For classification of the feature vectors, we used the support vector machine (SVM) classifier as it has shown promising results in protein fold recognition. We employed SVM from libsvm with RBF kernel . The parameters of SVM are optimized by using grid search.
In order to present an overview of the proposed strategy, we show a flow diagram of the proposed method in Figure 1. The input (in the figure) is a protein sequence and the output is recognized protein fold.
Support Vector Machine as a classifier
SVM  is used as a classifier in this experiment. It is one of the leading classification technique and has also been applied in regression areas. The goal of SVM is to discover maximum margin hyper plane (MMH) in order to reduce misclassification error. Data in SVM is transformed through a kernel K function (e.g. linear or RBF) [54, 55].
The SVM classifier attempts to find separation between two classes. If the class label of an input space vector is , where is either or . Then any unknown vector would have class label
where denotes the predicted class label of ; is kernel function; number of support vectors is defined by n; bias is defined by b and adjustable weights are defined by . In this work, LibSVM  has been used to conduct training and testing of data. The kernel function utilized is radial basis function (RBF) which is defined by , where g is gamma parameter. The gamma and complexity parameter (C) parameters are optimized using LibSVM. The data is not normalized before processing to the SVM classifier.
We have used three protein sequence datasets in this study: 1) Ding and Dubchak (DD) , 2) Taguchi and Gromiha (TG)  and 3) Extended DD (EDD) . The DD-dataset utilizes protein sequences from 27 Structural Classification of Proteins (SCOP) folds comprehensively, comprehensively covering , , and structural classes . The training set contains 311 protein sequences with no two proteins having more than 35% of sequence identity for alignments longer than 80 residues. The test set comprises 383 protein sequences of less than 40% sequence identity. The training and test sets were merged for analysis.
TG-dataset has 30 folds of globular proteins from SCOP. It has a total of 1612 protein sequences with sequence similarity no more than 25%. The dataset has been described in detail in Taguchi and Gromiha .
EDD-dataset comprises 27 folds which are also present in the DD-dataset. This dataset has 3418 proteins with sequence similarity less than 40%. In this study, we have used the approach described by Dong et al.  to extract the EDD-dataset from SCOP.
We perform n-fold cross-validation process, where n = 5, 6, 7, 8, 9 and 10 for analysis and observation. The next section describes the experimental part of the work.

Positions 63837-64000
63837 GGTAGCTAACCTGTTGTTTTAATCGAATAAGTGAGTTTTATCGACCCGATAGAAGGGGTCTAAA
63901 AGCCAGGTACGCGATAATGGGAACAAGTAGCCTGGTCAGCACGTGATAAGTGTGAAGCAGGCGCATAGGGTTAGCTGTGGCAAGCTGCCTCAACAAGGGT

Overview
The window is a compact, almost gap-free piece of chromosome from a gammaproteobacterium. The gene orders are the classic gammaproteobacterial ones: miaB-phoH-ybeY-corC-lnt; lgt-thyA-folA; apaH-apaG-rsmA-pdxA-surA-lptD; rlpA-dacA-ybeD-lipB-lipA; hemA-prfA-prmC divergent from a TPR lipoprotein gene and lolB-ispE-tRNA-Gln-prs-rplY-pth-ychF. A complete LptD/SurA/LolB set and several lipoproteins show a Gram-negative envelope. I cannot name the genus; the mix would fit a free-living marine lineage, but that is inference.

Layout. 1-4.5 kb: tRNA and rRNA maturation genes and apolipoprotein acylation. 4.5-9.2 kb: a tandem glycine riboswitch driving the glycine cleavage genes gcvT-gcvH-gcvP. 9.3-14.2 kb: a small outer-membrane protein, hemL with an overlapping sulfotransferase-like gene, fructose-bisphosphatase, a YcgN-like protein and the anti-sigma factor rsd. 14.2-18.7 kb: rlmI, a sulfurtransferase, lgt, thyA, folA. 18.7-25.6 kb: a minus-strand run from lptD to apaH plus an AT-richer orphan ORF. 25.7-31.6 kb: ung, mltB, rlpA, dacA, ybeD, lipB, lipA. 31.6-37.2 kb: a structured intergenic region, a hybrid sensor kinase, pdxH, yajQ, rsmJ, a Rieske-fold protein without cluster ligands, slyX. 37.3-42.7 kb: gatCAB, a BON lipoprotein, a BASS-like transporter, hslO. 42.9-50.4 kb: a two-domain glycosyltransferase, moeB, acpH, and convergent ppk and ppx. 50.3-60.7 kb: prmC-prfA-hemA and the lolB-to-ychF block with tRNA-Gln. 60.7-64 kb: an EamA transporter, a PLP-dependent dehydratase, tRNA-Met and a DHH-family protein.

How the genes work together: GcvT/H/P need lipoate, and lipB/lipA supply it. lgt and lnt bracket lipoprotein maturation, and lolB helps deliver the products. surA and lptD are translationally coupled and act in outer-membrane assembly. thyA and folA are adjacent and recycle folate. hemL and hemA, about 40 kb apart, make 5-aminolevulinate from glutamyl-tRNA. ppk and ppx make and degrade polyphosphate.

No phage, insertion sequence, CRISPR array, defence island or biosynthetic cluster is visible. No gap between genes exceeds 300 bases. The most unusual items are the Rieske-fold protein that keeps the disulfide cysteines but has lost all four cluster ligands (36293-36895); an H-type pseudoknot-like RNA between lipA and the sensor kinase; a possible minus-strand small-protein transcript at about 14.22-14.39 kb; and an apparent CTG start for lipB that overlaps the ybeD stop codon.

Results and Discussion
The proposed k-AAP features have been compared with PF1, PF2 , PF , Occurrence , AAC and AAC+HXPZV  feature extraction methods. Moreover, we have updated the protein sequences to get the consensus sequence by using their corresponding PSSMs; i.e., each amino acid of a protein sequence is replaced by the amino acid that has the highest probability in PSSM. After this updating procedure, we have used the same feature extraction techniques (PF1, PF2, PF, O, AAC and AAC+HXPZV) again to obtain the recognition performance. In Tables 1, 2, 3, we have placed the results for PSSM updated protein sequences (or the consensus sequence) in the columns 2-7 of the row of PSSM + , where is any feature extraction technique. We have also used PSSM based mono-gram and bi-gram feature extraction methods  and ACC  for comparison and the highest recognition accuracy of each n-fold cross-validation is highlighted in bold face.
Table 1 shows that the highest accuracy obtained by k-AAP is 76.1% on DD-dataset which is at least 2% higher than the other techniques. On TG-dataset (Table 2), k-AAP achieved 77.0% accuracy which is around 10.6% better than Dong et al.,  results and 8.9% better than the best results achieved for this benchmark . It is important to highlight that this enhancement is achieved by using 2116 () features compared to 4000 features used in Dong et al.,  study. For EDD-dataset (Table 3), k -AAP achieved 90.6% accuracy which is around 4.7% higher than the other techniques. This enhancement in prediction accuracy is obtained at low sequence similarity of proteins (less than 25% sequence similarity for TG dataset and less than 40% sequence similarity for EDD dataset). This shows that the extracted features are able to maintain their discriminatory information when the sequence similarity is reduced. Therefore, it can be deduced that k-AAP is performing quite well in recognizing protein folds.